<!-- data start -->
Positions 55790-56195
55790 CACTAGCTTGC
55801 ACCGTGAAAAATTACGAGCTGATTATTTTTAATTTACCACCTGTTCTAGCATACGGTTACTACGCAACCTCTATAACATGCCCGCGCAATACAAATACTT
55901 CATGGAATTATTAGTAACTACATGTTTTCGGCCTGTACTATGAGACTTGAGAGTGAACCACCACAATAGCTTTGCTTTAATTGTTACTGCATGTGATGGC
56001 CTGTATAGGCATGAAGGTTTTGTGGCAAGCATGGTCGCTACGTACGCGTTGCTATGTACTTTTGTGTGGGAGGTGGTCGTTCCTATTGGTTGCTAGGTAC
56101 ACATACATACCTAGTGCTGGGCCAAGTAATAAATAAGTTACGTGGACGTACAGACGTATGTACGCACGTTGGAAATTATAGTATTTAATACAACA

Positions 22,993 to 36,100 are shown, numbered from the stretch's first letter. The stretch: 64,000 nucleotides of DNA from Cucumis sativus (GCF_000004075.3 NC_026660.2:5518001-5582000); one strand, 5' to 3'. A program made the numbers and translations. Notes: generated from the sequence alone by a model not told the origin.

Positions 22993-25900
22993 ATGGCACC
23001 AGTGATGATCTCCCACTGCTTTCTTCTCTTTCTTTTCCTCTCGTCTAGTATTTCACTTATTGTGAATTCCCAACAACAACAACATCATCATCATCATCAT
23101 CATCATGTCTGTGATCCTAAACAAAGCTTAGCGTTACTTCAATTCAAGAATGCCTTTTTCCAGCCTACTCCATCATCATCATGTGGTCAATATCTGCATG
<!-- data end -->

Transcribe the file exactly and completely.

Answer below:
Positions 55790-56195
55790 CACTAGCTTGC
55801 ACCGTGAAAAATTACGAGCTGATTATTTTTAATTTACCACCTGTTCTAGCATACGGTTACTACGCAACCTCTATAACATGCCCGCGCAATACAAATACTT
55901 CATGGAATTATTAGTAACTACATGTTTTCGGCCTGTACTATGAGACTTGAGAGTGAACCACCACAATAGCTTTGCTTTAATTGTTACTGCATGTGATGGC
56001 CTGTATAGGCATGAAGGTTTTGTGGCAAGCATGGTCGCTACGTACGCGTTGCTATGTACTTTTGTGTGGGAGGTGGTCGTTCCTATTGGTTGCTAGGTAC
56101 ACATACATACCTAGTGCTGGGCCAAGTAATAAATAAGTTACGTGGACGTACAGACGTATGTACGCACGTTGGAAATTATAGTATTTAATACAACA

Positions 22,993 to 36,100 are shown, numbered from the stretch's first letter. The stretch: 64,000 nucleotides of DNA from Cucumis sativus (GCF_000004075.3 NC_026660.2:5518001-5582000); one strand, 5' to 3'. A program made the numbers and translations. Notes: generated from the sequence alone by a model not told the origin.

Positions 22993-25900
22993 ATGGCACC
23001 AGTGATGATCTCCCACTGCTTTCTTCTCTTTCTTTTCCTCTCGTCTAGTATTTCACTTATTGTGAATTCCCAACAACAACAACATCATCATCATCATCAT
23101 CATCATGTCTGTGATCCTAAACAAAGCTTAGCGTTACTTCAATTCAAGAATGCCTTTTTCCAGCCTACTCCATCATCATCATGTGGTCAATATCTGCATG